England has no chipmunks, so all it takes is the sight of one scampering through the grass for Boris Johnson to flash back to his American childhood:

The treehouse his father built in their Morrison Street yard in Northwest Washington, with its floppy ladder made of garden hoses. The big trees, the neighborhood dogs, the thrill of winning his first prize — a toy dump truck — for some long-forgotten achievement at his Montessori school.

The iconoclastic mayor of London was born in New York when his father was a student, and he lived in America until he was 5. He still holds a U.S. passport, and when he returns to the United States, as he did last week, U.S. immigration authorities at the airport still greet him by saying, “Welcome home.”

People joke that as a 50-year-old natural-born U.S. citizen, Johnson should run for president (forgetting that the Constitution also requires 14 years’ residence here, which he can’t claim).

He certainly has some American political cred. Just this month, he hosted Jeb Bush in London and had dinner with Henry Kissinger in New York. He has just appeared on David Letterman’s fizz-fest (the other guest was It-Girl actress Jennifer Lawrence) and Charlie Rose’s dimly lit chat-scan.

And especially after his high-profile role as toastmaster in chief­ during the 2012 London Olympics, his hair alone, a famously untamed tempest of white-blond thatch, has enviable mane recognition on both sides of the Atlantic.

Boris — he’s become a one-name brand in Britain — has heard the White House joke too many times.

“There is no risk to America,” he says in his deadpan baritone, sitting in a Washington hotel room a few paces from the Capitol dome. “My territorial ambitions do not extend in that direction.”

Fair enough, but it is becoming increasingly clear — blindingly obvious, as the British say — that his ambitions do indeed include the top political prize in the United Kingdom.

Johnson has served as the chief elected official of one of the world’s greatest cities since 2008 and was reelected easily in 2012, his popularity ratings are strong, and even his trademark gaffes — among them getting stuck dangling like a ham on a zip line during the Olympics — tend to make him seem more charming, more Boris.

“If any other politician anywhere in the world was stuck on a zipwire, it would be a disaster,” Prime Minister David Cameron said at the time. “For Boris, it’s an absolute triumph.”

ComRes, a U.K. polling firm, found in a survey this year that Johnson is the most popular politician in Britain, with a 41 percent favorable rating — Cameron was second with 28 — yet nearly the same number agreed that he is “weird.”

Johnson recently announced plans to run in May for Parliament, for a reliably safe Conservative Party seat in a London suburb, where he will instantly be a powerful presence in the House of Commons. Political analysts in London say that it’s not too much of a stretch to see him ultimately succeed his friend Cameron as party leader, making him a serious contender for prime minister.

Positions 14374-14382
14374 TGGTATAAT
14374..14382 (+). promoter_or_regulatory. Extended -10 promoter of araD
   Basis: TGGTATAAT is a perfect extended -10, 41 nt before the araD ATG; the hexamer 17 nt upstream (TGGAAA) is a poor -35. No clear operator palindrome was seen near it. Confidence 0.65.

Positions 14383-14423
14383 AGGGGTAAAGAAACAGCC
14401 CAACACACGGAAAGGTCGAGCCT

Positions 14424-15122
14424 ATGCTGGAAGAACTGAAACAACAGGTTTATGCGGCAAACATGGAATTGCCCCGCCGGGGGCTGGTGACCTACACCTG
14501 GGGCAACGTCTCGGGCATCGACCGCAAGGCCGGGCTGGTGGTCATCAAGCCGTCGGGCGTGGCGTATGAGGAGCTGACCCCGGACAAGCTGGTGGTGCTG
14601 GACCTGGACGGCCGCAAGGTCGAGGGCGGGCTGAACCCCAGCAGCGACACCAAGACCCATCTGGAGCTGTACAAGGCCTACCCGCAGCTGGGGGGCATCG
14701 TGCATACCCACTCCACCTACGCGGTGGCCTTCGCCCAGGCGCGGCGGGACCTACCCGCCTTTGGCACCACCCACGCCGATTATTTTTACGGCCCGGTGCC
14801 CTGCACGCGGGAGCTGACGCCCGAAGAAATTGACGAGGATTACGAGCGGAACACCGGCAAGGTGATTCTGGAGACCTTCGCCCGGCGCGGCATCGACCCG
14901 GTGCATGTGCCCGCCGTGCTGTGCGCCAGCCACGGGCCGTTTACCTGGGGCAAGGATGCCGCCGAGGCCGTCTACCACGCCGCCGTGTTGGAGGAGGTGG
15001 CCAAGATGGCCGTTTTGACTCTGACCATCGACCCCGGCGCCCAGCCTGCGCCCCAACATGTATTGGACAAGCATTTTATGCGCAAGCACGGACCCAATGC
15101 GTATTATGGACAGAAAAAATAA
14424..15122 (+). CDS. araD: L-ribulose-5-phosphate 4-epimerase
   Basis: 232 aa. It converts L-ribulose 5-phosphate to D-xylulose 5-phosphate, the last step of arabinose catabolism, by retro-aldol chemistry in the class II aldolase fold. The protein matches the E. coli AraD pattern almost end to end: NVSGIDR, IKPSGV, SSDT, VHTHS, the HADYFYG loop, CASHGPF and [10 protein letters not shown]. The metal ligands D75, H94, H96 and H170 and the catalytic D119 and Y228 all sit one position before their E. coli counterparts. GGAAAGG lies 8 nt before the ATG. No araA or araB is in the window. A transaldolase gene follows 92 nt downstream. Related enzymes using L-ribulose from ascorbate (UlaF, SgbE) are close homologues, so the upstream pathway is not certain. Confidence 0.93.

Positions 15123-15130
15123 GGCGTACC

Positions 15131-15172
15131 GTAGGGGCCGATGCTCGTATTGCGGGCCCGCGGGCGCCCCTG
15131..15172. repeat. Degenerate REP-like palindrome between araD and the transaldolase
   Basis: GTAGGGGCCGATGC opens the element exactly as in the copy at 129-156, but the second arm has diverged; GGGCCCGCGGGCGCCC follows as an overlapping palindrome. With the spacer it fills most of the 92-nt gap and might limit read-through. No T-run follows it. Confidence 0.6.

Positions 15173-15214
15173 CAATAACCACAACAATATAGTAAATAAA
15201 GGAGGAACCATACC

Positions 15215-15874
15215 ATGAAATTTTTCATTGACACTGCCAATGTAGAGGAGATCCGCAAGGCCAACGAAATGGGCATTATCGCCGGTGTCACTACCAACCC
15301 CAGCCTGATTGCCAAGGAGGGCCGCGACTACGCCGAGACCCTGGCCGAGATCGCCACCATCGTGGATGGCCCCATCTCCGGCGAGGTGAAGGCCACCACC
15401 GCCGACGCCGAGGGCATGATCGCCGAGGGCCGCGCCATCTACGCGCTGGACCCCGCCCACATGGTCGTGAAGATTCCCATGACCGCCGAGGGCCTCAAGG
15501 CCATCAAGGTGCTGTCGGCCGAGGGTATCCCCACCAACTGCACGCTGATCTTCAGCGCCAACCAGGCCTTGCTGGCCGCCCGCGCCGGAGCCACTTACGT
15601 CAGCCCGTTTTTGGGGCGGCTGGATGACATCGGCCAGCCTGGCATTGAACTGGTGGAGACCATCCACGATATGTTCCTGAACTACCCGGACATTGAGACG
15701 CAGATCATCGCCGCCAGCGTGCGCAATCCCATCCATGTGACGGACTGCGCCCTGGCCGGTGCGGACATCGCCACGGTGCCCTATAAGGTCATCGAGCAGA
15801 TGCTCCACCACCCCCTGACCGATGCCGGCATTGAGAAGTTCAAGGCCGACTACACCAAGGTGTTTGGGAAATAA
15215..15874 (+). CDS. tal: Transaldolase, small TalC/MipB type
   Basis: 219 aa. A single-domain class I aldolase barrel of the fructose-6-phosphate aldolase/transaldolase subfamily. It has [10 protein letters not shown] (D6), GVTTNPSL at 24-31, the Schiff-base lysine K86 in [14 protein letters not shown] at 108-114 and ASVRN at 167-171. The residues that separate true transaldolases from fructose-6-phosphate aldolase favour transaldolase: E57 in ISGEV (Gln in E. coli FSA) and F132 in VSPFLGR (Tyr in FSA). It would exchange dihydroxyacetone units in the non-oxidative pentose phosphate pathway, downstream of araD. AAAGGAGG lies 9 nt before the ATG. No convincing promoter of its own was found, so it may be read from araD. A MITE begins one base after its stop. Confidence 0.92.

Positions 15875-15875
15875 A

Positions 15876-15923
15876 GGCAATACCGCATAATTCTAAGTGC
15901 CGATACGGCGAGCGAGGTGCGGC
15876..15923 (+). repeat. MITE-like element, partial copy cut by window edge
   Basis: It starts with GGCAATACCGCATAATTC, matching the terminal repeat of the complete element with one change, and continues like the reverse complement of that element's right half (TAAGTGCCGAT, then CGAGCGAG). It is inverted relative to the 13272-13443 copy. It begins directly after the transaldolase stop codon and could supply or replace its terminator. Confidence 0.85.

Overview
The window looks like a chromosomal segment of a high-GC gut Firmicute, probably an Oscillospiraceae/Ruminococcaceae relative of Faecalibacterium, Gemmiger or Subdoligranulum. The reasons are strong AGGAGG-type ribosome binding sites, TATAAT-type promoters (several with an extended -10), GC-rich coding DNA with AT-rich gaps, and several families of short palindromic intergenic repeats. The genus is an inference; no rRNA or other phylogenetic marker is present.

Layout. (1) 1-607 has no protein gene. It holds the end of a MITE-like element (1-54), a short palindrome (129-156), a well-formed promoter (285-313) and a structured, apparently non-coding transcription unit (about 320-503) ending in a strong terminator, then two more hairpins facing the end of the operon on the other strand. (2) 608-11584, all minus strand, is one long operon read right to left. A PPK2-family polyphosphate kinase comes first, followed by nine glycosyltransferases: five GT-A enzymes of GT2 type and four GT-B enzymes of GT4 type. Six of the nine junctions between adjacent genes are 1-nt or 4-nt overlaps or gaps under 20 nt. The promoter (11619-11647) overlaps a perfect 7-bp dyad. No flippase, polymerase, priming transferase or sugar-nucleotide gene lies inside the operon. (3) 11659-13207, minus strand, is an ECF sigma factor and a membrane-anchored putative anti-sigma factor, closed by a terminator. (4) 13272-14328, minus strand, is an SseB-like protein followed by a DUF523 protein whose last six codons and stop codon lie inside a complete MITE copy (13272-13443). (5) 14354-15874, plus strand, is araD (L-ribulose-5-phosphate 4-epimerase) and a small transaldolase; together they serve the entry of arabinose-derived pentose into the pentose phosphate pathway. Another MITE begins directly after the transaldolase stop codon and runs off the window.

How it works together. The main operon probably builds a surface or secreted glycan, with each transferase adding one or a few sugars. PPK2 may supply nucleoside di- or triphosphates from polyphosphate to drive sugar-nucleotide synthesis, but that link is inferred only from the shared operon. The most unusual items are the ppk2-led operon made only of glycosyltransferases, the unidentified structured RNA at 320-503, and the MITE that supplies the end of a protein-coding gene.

“Boris is like a great white shark — you can see his outline coming from afar,” says Sonia Purnell, a London author who wrote a biography of Johnson that summed him up as “Blond Ambition.”

Johnson religiously avoids the question, but let’s ask him anyway.

“If we said it was blindingly obvious that you would relish the challenge of being prime minister, it wouldn’t be wrong, would it?”

Johnson sits up in his seat, looking slightly startled, like a polar bear splashed unexpectedly by a cheeky seal.

“If you said it was blindingly obvious that I would relish the challenge,” he says, his voice trailing off. A smile crosses his face, and one of the most gifted orators in a nation of silky speakers starts stumbling along a potholed sentence.

“Um (sigh . . . long pause), uh, I mean . . . (pause) . . . what is certainly true (cough, cough) is that I would relish a Conservative victory at the next elections and, uh (cough, cough) . . . the continued success of my friends.”

All right, then.

Not a declaration of candidacy, exactly, but we hear you, Mr. Mayor.

The outperformer

Johnson was in New York and Washington last week to promote his new book, “The Churchill Factor: How One Man Made History.” The Winston Churchill biography, a U.K. bestseller that is also selling well stateside, is Johnson’s ninth book. The others include a collection of poetry, a satirical novel called “Seventy-Two Virgins,” a treatise on the lessons Europe can learn from the Roman Empire and a book of musings on test-driving some of the world’s most expensive cars.

At least nine books have also been written about Johnson, some of them serious attempts at biography but most fairly naked efforts to cash in on his eccentricities, including “101 Fruitcake Quotes of Boris Johnson,” “The Thinking Man’s Idiot” and one called “Boris Johnson: Everything I Know About the Real World,” which contains nothing but 70 blank pages.

Born Alexander Boris de Pfeffel Johnson and educated at Britain’s fanciest schools, Eton and Oxford, Johnson, like Cameron, is a product of the most upper of upper-crust British society.

He made his name in Britain as a journalist, first at the Daily Telegraph (for which he still writes a weekly column) and then as editor of the Spectator magazine. They are two of Britain’s leading conservative publications. He was then a Conservative Party member of Parliament from 2001 to 2008, when he was elected mayor of London in a race that few expected him to win.

For all his accomplishments, Johnson has always been dogged by a habit of saying outrageous things that can make him sound as tone-deaf as some bumbling 19th-century imperial viceroy. Asked once about the benefits of voting for the Conservative Party, he responded with an “only Boris” joke that charmed his supporters and enraged his detractors: “Voting Tory will cause your wife to have bigger breasts and increase your chances of owning a BMW M3.”